2. Trump is happy to let DeSantis outflank him. DeSantis has campaigned as an archreactionary, attacking Trump as insufficiently right wing on issues like vaccines and trans rights in addition to abortion. Those attacks have failed to land because, despite their literal correctness, they feel implausible. And the reason they feel implausible is that Trump’s personality has reconstructed the political spectrum. Trump’s authoritarianism, bigotry, and misconduct now define the main scale of partisan conflict. The most “right-wing position” is whatever is most loyal to Trump, and, however hard DeSantis may try, nobody can be more pro-Trump than Trump.

3. Trump is a more supple politician than his critics give him credit for. Trump is not a smart person. But he does have the advantage of not caring at all about policy. His entire motive for running for office is a combination of self-aggrandizement, love of power, and self-enrichment. This combination of motives has led him to the Republican Party, and the party’s pathological internal culture has made its base a perfect vehicle for a personality cult that has enabled him.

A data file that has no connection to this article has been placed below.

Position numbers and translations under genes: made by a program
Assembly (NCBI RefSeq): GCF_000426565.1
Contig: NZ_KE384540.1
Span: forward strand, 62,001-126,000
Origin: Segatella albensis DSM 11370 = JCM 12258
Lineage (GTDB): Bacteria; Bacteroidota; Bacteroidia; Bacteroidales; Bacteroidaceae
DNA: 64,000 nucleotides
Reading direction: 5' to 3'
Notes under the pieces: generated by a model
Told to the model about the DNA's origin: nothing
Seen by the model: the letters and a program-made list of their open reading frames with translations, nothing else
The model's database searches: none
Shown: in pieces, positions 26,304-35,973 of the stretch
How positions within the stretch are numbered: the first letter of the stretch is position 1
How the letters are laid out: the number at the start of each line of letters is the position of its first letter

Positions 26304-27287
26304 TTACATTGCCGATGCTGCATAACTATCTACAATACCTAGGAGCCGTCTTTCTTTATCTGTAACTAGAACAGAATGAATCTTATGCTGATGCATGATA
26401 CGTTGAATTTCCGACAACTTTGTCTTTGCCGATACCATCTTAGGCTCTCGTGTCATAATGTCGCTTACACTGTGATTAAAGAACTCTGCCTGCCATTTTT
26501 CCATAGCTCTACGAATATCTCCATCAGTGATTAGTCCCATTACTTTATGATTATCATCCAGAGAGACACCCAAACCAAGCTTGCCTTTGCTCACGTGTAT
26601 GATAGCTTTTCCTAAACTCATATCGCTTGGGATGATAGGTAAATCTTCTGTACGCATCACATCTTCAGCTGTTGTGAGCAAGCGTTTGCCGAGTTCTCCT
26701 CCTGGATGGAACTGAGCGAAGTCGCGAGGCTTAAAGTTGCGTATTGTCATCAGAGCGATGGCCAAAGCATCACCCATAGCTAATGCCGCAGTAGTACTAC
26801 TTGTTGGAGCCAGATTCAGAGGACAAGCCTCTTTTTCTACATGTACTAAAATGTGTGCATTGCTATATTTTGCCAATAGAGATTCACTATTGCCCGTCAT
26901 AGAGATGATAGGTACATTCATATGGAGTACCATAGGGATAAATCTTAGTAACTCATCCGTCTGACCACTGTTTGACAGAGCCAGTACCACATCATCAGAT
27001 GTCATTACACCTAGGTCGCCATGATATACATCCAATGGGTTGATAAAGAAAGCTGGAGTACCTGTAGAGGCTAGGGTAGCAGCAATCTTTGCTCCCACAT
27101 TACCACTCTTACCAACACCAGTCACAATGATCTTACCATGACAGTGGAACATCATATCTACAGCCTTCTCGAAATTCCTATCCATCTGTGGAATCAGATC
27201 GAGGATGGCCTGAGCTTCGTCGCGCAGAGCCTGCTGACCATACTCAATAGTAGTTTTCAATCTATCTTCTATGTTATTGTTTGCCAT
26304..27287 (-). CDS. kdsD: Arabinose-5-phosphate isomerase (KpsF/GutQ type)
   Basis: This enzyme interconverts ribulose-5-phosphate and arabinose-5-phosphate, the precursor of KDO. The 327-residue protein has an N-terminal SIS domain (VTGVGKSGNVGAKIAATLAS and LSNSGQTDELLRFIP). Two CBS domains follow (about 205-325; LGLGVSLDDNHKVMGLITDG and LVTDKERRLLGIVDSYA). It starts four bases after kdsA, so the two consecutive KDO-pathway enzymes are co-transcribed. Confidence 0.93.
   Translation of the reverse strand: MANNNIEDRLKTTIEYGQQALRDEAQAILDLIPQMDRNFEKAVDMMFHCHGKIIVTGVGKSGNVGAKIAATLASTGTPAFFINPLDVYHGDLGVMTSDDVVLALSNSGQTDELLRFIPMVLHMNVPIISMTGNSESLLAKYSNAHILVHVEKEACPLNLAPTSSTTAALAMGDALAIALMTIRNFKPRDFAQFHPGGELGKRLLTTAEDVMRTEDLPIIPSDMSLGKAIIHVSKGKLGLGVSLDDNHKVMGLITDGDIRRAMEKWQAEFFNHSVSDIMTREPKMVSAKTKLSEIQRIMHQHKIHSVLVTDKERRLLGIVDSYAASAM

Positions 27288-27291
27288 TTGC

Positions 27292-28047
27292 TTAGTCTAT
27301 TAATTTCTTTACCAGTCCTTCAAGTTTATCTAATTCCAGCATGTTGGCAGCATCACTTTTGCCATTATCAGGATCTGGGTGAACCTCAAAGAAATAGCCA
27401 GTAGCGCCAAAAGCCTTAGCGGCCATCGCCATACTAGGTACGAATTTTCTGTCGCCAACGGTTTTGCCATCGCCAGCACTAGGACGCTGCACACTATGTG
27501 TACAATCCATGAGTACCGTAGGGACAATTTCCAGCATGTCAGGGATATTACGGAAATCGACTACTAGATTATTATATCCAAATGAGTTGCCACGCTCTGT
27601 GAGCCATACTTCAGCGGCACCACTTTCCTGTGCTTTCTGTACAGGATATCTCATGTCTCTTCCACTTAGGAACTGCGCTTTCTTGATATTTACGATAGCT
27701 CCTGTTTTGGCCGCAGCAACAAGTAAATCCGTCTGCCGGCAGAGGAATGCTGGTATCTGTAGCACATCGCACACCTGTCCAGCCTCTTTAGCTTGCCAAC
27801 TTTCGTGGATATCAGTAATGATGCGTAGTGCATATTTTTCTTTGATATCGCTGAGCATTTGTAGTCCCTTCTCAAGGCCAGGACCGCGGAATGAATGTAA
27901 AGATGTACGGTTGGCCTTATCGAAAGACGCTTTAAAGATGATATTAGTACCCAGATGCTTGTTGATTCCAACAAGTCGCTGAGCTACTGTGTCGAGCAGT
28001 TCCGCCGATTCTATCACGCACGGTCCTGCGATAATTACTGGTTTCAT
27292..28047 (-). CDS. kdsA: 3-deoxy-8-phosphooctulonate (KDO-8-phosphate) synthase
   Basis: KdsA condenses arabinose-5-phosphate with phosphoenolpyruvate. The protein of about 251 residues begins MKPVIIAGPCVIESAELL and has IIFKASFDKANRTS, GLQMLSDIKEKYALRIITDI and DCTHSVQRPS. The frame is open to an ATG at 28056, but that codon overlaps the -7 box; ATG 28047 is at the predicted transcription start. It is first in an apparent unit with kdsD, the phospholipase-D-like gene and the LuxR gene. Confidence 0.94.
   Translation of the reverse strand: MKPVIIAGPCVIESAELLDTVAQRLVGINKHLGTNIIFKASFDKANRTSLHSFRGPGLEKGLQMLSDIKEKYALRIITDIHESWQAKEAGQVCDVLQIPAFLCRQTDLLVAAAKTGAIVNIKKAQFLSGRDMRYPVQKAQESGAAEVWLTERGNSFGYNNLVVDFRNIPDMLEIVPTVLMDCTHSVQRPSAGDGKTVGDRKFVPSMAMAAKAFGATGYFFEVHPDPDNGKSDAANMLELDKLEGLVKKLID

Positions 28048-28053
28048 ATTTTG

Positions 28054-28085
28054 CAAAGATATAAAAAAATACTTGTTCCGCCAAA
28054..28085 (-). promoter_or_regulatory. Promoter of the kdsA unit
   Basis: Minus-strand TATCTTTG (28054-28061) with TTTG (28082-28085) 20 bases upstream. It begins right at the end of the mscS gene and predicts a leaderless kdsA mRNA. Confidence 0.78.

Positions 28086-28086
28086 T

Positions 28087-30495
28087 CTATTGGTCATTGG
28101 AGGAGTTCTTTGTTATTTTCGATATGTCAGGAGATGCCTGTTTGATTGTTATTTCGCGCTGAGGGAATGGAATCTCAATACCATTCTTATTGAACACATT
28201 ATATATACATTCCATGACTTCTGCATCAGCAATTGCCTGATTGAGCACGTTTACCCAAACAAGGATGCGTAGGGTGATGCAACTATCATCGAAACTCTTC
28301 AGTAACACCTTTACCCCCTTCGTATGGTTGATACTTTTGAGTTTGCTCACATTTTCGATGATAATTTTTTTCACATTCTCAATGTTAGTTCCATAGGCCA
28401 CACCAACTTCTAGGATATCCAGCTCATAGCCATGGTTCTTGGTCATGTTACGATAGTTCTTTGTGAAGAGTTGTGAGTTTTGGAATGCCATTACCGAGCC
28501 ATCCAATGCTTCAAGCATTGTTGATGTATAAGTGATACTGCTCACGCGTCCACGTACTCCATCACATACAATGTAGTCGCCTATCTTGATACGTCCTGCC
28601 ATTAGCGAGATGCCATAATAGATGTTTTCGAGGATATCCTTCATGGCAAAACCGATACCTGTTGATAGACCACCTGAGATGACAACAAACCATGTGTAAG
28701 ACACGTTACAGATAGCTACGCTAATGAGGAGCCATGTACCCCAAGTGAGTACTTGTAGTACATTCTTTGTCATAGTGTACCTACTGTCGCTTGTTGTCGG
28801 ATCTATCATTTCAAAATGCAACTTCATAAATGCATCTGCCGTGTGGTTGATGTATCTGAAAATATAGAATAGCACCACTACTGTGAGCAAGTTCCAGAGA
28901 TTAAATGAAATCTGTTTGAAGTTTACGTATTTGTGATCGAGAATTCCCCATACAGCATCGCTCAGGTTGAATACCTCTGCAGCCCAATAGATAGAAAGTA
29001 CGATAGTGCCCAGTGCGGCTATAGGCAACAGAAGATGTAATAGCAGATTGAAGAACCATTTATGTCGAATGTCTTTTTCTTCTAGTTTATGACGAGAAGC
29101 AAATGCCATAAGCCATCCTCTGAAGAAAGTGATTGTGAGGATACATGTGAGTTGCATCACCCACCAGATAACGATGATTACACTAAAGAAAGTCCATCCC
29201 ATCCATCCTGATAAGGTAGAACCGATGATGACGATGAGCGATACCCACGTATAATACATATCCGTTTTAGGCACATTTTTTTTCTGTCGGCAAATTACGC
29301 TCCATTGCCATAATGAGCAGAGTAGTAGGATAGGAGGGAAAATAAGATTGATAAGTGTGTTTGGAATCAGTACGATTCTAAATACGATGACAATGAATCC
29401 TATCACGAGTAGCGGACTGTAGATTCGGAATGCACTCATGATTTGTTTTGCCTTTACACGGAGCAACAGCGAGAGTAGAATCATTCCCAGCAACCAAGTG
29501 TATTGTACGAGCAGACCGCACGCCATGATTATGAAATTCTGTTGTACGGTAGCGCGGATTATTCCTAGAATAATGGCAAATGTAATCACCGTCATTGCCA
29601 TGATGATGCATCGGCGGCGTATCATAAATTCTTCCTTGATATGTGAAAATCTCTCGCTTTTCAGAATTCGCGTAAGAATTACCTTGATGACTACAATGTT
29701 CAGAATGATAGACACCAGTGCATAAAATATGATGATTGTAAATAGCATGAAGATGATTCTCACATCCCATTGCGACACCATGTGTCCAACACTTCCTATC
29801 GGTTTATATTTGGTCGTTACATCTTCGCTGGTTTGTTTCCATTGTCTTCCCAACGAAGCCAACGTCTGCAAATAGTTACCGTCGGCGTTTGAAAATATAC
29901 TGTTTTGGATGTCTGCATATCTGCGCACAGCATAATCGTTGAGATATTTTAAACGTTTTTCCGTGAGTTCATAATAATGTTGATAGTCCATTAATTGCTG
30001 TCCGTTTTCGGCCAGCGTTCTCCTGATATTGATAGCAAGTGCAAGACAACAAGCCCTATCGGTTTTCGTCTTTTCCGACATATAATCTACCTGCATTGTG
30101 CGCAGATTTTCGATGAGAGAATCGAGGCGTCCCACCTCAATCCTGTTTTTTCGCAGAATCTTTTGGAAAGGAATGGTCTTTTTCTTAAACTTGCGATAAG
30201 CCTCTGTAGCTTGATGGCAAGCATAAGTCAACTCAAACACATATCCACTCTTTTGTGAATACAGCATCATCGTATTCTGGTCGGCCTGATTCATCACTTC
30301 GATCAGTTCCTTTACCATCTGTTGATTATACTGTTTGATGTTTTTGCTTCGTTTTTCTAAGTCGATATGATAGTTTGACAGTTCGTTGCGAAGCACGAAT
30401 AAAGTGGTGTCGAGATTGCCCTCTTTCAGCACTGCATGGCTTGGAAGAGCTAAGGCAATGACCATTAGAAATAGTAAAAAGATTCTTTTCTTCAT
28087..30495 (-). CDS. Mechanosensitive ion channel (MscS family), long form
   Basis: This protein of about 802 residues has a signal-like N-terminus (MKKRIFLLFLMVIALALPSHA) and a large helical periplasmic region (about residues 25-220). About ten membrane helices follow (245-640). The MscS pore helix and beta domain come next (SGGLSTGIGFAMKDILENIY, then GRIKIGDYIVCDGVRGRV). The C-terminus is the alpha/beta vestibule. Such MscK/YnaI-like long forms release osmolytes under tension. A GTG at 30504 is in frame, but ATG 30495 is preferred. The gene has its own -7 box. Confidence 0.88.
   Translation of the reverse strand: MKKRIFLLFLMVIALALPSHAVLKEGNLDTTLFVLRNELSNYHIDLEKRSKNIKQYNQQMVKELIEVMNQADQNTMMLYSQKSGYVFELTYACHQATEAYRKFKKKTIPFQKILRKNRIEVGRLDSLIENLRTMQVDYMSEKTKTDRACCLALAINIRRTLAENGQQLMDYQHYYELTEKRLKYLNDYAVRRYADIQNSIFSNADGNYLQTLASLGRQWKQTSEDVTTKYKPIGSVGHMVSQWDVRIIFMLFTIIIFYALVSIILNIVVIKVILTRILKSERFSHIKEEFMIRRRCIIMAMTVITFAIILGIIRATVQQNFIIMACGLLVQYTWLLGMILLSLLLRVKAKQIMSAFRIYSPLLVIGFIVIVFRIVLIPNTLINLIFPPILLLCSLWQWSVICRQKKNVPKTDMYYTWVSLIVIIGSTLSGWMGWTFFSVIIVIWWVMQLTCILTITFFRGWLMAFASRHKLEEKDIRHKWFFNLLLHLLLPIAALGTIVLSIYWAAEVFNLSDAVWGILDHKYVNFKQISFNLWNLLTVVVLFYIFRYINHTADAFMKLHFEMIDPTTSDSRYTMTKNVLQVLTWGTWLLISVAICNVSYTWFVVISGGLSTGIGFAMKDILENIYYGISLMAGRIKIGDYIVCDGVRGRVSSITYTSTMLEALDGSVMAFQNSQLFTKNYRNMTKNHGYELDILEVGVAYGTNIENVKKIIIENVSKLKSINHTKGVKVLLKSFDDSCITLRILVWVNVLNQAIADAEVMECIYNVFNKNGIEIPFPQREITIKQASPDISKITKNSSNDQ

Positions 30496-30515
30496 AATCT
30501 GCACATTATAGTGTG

But these traits have paradoxically liberated him from hewing to certain unpopular rhetoric. An important source of Trump’s political success has come from distancing himself rhetorically from Republican positions on taxes (he promised to tax the rich at higher rates before reneging), health care (ditto), and foreign policy. In 2016, only 21 percent of voters called Trump “a lot more conservative” than themselves in contrast with the 34 percent who considered Hillary Clinton a lot more liberal than themselves.

Many liberals have trouble understanding how a figure as obviously unfit for office as Trump has managed to get anywhere close to the presidency. One answer is that he pays attention to what the people say they want and promises to give it to them, a method that often beats paying attention to what party-aligned interest groups want.

4. Trump could always flip back in office. The fact that Trump doesn’t care about right-wing policy goals does not mean he opposes them on principle. Trump reversed much of his moderate campaign rhetoric in office, pursuing regressive tax cuts and rollbacks in health-care coverage. Likewise, in 2016, he stated that women who seek abortions should be punished, before realizing conservatives prefer candidates not to say that publicly — but then appointed staunch abortion opponents to the Supreme Court seats who made the decisive ruling.